We see animals in ourselves, too—although that wilder, less constrained nature is sometimes frightening when it stares back at us in the mirror.

In Ruby’s world, one shifter’s advantage is another one’s nightmare. And when she’s confronted by the lengths to which another shifter will go to avoid the change, her perspective shifts and expands. With a romantic encounter that twists and turns as allegiances are revealed, Ruby’s wish to meet others like herself opens up her world in ways she never could’ve predicted.

I hope you’ll check out Transformed and read all of the great, wildly different stories that are alongside “Red-tail.” It was such an honor to be chosen for an amazing collection. A few of the stories in particular moved me and took me on an incredible journey, and I was so impressed by the range of styles, topics, and approaches to this idea of shifting and transformation.

Thank you to Tiffany for allowing me to share a little corner of her blog’s space!

***

About Transformed: Nothing is quite so deliciously freeing as caving to your instincts. For centuries, shapeshifters have personified our impulse to bow to our animalistic nature. From lycans to skin-walkers and everything in between, shapeshifters give us a chance to connect with our inner-selves and celebrate our intriguing differences, our passions, and ultimately our humanity through their necessity of striking a balance between their human selves and supernatural selves.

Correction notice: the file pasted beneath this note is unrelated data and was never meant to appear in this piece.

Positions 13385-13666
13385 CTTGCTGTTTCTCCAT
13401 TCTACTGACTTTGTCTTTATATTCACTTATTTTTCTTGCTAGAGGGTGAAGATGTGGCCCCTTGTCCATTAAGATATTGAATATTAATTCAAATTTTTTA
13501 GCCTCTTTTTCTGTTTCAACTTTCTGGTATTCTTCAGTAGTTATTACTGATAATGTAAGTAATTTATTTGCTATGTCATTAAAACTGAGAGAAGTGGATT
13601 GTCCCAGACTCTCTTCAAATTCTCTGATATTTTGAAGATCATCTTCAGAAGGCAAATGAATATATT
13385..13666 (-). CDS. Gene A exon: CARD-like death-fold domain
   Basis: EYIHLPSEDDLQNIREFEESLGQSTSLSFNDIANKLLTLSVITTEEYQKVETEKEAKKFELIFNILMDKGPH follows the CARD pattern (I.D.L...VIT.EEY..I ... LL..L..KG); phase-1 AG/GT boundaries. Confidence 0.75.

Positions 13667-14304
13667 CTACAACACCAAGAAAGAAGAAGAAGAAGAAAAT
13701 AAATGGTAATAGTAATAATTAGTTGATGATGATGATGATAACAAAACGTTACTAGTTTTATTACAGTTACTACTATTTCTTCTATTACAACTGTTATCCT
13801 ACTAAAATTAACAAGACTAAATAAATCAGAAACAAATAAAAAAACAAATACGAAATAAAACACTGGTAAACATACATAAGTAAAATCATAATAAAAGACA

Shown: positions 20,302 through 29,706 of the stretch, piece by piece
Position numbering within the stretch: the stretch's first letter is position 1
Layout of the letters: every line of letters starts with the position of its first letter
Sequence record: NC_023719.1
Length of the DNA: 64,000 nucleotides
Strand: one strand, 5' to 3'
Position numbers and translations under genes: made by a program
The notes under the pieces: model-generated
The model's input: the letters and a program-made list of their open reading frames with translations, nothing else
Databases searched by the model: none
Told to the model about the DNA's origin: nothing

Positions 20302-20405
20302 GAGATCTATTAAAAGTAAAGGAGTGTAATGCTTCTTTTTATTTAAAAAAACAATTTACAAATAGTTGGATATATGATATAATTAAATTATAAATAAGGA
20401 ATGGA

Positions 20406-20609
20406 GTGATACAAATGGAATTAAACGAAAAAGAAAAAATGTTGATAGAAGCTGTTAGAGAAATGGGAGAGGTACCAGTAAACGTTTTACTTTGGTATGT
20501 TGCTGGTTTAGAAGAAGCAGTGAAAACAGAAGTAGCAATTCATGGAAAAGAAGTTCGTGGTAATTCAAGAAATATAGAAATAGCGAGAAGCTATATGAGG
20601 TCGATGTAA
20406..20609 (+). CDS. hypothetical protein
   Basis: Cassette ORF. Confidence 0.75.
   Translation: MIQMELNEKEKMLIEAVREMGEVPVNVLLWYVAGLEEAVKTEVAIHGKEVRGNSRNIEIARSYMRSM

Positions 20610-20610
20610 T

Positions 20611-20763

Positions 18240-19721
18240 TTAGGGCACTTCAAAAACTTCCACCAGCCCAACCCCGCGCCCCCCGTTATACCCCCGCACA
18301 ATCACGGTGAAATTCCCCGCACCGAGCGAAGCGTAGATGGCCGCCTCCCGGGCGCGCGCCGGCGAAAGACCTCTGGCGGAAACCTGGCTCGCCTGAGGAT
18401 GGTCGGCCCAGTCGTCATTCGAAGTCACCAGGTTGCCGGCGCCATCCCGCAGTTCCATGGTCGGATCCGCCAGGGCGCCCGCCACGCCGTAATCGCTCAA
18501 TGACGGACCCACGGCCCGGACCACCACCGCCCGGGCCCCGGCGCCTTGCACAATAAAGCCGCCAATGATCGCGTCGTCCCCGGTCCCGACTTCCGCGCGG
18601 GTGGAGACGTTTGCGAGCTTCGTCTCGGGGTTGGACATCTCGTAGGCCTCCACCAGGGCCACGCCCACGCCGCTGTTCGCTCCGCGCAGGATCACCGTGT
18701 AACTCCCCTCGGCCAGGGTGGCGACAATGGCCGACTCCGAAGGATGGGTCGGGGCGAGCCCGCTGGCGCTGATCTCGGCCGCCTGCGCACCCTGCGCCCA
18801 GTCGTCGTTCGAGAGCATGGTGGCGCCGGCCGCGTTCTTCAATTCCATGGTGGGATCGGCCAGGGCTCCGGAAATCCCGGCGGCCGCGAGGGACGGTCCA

About the Editor: Charlie Watson is a freelance editor ready to make her mark on the Edmonton writing community. Through her work with various writing and editing groups around YEG who deal exclusively with first time authors, Charlie is devoted to ensuring that fledgling authors have a wonderful experience publishing for the first time.

About the Series: Triskaidekaphilia is the love of the number thirteen. It’s also the name of our anthology series which explores the more shadowy corners of romance and erotica. There will be 13 volumes in total, each of which will be released on a Friday the 13th.

Buy your copy of Transformed HERE!

 

 

Read “No Vacancy” in Issue #24 of Fabula Argentea

No Vacancy pic 2

Today, my short story, “No Vacancy,” appears in Fabulea Argentea’s 24th issue! And to be honest, it’s a story I never thought I’d publish.

I wrote “No Vacancy” years ago. When I wrote it, I was damn proud of it. It was one of the very first pieces I felt was “good enough” to send out to publishers for consideration. Head-in-the-clouds dreamer that I was at the time, I thought this story would be the tipping point for my professional writing career.

But it wasn’t. The rejections started rolling in. And they kept rolling in. And dear God, they didn’t stop. Despite what I thought was a never-ending wellspring of positivity, I found myself doubting my talent, the story, my future as a writer—all of it.